Those of us who were eagerly awaiting the appearance of an as-yet unpublished new novel by Gabo lurking among the papers have been disappointed. A leak which emerged early on — soon after the archive was purchased – suggested that there was a new novel entitled Nos vemos en agosto in the archive. But Box 37, Folders 5–6, proves that this was not a novel per se but rather a composite text made up of six short stories in which the short story ‘La noche del eclipse’, which is, indeed, included in Box 37, was destined to be the third. As the note preceding ‘La noche del eclipse’ – which is also included in French translation – clearly states: ‘Este cuento es el tercero de seis, en los que Gabriel García Márquez está trabajando desde hace varios años durante las pausas de sus memorias. Cada uno de ellos podrá leerse en cualquier orden como un relato independiente. Los seis se publicarán junto en un solo volumen cuando estén terminados, y podrán leerse en orden desde el principio hasta el fin, con la continuidad dramática de una novela, y con su título general: En agosto nos vemos’. The other texts that are included in the same folder, however, are not – as one might have expected – some of the other literary texts that GGM was putting together for the composite En agosto nos vemos; instead they are either letters or short commissioned journalistic pieces. It is likely, therefore, that En agosto nos vemos was only one-sixth written when Gabo passed away, and it is unlikely that the other five short stories were completed, or, indeed, even started.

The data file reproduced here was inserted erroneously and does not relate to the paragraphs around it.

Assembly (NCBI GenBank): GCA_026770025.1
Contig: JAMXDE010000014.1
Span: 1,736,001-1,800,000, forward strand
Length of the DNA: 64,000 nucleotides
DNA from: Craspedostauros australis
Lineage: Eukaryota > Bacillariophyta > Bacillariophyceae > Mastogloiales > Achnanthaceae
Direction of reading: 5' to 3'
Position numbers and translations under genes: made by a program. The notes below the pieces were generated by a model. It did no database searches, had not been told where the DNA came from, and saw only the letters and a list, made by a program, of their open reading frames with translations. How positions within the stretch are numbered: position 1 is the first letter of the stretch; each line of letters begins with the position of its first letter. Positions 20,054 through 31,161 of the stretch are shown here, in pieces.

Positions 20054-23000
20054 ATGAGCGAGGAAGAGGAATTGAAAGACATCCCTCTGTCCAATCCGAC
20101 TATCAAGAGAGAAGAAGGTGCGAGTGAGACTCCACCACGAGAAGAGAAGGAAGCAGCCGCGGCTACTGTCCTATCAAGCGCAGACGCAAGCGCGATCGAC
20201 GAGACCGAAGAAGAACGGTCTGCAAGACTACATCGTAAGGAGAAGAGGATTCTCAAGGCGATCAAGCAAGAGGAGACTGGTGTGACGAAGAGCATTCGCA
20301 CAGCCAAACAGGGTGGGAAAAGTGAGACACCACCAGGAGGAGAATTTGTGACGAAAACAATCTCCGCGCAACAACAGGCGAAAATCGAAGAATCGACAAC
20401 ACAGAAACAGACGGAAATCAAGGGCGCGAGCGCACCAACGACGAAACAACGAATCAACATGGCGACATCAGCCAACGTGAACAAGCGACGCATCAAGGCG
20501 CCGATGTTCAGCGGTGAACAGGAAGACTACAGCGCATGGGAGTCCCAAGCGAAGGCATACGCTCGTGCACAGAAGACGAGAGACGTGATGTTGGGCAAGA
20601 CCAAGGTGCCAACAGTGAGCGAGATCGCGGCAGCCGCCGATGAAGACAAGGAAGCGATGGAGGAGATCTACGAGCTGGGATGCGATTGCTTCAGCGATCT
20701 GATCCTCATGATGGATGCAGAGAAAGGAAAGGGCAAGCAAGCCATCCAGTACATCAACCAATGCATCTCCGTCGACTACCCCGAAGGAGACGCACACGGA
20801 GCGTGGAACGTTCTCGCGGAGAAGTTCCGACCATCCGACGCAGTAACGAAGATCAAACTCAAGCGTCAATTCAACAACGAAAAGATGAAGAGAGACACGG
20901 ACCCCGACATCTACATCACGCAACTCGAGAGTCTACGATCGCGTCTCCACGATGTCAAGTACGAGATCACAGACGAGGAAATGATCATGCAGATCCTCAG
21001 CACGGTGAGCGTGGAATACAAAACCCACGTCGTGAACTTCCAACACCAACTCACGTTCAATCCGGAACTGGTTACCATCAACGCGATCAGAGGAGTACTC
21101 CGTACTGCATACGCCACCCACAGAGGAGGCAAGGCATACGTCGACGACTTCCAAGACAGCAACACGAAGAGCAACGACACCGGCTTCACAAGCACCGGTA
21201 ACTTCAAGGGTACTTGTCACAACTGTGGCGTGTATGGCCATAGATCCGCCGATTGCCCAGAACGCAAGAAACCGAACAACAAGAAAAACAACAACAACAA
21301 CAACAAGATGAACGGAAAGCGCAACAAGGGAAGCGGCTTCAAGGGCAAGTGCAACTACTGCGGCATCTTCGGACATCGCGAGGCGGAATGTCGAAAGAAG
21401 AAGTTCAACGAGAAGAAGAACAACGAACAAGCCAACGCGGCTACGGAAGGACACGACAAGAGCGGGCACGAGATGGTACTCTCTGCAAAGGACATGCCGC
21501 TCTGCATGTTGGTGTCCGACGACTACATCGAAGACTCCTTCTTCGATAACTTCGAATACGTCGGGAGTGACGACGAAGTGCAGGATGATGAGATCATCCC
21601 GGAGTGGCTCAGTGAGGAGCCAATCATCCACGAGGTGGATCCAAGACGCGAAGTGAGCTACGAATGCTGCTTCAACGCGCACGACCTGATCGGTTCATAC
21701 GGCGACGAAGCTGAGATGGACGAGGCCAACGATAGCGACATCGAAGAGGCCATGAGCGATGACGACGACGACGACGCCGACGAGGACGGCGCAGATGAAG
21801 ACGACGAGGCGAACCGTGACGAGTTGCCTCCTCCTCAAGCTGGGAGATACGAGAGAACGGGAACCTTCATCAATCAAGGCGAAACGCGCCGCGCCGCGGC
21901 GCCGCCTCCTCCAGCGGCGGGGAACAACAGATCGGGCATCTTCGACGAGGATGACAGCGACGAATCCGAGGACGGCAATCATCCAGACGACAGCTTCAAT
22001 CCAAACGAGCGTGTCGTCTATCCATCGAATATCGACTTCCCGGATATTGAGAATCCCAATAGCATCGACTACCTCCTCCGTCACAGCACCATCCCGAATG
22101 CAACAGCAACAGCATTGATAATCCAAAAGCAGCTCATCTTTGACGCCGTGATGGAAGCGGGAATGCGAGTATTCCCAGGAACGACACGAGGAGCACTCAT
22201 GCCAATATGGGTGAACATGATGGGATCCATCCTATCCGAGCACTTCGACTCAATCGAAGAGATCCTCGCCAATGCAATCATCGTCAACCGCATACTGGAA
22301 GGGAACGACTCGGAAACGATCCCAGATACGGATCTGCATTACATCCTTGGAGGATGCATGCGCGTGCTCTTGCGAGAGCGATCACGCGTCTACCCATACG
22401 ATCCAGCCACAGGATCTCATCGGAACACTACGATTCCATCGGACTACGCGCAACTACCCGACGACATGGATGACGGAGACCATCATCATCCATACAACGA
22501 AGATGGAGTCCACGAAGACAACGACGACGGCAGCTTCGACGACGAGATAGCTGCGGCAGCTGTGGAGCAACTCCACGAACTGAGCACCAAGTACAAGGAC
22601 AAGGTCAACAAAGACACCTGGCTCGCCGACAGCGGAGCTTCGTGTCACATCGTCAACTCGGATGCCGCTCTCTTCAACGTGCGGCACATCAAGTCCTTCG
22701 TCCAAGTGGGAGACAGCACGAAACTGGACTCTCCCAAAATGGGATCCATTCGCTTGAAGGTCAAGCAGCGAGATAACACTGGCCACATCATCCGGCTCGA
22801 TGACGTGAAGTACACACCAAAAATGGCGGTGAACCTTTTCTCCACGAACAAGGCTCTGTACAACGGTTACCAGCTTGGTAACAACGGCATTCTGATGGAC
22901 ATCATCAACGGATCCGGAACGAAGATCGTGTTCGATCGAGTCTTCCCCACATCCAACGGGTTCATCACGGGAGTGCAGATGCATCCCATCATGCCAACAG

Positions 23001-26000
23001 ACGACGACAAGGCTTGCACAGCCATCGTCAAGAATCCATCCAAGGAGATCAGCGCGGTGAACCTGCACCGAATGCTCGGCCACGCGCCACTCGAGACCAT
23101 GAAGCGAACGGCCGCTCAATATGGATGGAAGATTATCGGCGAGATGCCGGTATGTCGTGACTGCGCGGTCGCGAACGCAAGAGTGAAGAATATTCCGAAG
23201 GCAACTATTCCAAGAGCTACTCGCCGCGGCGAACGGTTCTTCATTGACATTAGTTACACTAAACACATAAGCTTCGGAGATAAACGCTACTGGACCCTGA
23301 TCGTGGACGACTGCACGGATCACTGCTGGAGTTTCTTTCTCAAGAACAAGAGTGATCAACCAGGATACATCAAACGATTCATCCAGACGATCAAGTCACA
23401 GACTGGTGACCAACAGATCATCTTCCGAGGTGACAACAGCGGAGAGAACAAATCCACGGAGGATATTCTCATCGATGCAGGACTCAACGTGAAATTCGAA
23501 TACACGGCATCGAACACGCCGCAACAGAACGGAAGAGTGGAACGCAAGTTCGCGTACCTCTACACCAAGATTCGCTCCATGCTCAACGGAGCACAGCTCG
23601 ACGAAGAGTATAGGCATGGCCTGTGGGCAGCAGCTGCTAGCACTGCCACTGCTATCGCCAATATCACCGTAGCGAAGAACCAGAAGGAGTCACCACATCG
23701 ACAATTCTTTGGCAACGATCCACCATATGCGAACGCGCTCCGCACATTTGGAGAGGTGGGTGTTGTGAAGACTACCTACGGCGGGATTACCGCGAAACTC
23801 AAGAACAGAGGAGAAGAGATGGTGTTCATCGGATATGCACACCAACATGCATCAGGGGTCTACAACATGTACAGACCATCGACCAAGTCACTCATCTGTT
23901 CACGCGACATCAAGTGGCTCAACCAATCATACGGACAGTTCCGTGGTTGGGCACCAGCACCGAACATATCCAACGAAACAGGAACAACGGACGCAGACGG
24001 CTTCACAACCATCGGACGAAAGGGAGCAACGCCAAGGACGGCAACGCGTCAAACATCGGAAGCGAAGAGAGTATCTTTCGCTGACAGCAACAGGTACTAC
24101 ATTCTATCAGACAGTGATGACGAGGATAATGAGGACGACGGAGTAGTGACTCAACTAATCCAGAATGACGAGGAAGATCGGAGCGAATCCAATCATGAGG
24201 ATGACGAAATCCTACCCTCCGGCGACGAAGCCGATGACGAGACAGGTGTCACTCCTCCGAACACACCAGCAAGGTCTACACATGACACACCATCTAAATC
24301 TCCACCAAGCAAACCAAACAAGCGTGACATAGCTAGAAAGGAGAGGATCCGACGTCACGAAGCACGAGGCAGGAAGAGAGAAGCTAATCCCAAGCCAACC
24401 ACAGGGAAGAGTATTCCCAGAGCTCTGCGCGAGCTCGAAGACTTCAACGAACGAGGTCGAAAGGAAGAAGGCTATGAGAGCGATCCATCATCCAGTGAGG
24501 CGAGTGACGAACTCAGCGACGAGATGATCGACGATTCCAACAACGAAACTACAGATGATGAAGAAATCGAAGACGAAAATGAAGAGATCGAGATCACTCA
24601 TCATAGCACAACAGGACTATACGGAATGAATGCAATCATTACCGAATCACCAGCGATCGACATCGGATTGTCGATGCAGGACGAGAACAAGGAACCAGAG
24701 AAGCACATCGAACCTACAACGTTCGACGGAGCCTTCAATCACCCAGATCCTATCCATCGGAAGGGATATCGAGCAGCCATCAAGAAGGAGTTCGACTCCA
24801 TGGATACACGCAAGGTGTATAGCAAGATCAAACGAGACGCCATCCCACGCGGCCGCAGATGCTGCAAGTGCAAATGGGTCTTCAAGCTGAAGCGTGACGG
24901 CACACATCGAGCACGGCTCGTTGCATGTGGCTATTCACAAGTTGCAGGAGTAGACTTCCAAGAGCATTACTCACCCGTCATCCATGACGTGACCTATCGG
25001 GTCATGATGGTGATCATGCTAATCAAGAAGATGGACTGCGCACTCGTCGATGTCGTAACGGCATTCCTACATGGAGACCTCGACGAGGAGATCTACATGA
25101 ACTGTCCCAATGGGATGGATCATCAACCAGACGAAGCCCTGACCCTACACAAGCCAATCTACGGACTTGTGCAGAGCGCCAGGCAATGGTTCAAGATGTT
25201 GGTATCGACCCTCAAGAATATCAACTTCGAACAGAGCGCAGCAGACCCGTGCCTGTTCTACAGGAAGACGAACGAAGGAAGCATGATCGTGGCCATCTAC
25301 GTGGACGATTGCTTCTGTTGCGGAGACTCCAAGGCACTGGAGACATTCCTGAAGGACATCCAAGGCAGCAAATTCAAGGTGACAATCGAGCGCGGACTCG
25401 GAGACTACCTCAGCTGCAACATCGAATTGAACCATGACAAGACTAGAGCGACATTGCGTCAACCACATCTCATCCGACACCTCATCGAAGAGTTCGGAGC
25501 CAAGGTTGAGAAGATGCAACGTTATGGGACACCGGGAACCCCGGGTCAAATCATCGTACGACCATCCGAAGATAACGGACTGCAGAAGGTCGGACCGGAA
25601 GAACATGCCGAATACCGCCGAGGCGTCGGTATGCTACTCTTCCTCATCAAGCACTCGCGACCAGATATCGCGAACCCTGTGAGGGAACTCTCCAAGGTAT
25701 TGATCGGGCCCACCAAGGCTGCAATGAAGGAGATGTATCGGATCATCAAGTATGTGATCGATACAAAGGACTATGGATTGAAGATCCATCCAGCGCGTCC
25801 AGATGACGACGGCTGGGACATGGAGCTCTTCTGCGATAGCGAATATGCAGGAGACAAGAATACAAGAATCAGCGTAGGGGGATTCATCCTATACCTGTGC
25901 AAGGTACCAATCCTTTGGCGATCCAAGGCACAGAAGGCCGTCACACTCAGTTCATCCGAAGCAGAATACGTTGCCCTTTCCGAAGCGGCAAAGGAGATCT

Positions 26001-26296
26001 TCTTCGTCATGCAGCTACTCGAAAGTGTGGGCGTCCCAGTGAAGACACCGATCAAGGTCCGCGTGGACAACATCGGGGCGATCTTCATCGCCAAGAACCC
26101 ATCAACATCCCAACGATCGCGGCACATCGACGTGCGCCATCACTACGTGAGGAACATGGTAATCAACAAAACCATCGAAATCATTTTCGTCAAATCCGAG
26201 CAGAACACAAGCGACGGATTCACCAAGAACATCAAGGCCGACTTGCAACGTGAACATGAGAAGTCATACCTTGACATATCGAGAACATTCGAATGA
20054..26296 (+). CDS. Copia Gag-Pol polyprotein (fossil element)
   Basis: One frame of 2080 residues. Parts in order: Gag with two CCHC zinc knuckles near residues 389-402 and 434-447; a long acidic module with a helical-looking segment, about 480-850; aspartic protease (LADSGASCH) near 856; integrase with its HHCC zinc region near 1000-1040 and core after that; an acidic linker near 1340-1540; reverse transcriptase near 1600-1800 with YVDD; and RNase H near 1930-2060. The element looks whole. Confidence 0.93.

There was one other disappointment in the archive, waiting for me at least. I met Gabo in Cuba at the Escuela Internacional de Cine y Televisión in December 2007 and I asked him about the second volume of his autobiography, having enjoyed immensely his Vivir para contarla (2002). He told me that he was working diligently on the sequel. Unfortunately, all we have in the archive is a file entitled ‘Vivir para contarla: volume II (inconcluso)’. It contains an admittedly beautifully written account by Gabo of his meeting with Pope John Paul II in the Vatican in January 1979 – Gabo wanted to bend the Pope’s ear with discussion of the scandal of Argentina’s ‘desaparecidos’ – but the document is a mere seven pages long. The rest of the file consists of a hand-written document listing the 15 children sired by GGM’s father, Gabriel Eligio García – of which four were illegitimate – as well as a rather dreary third-person résumé of the main events of Gabo’s life.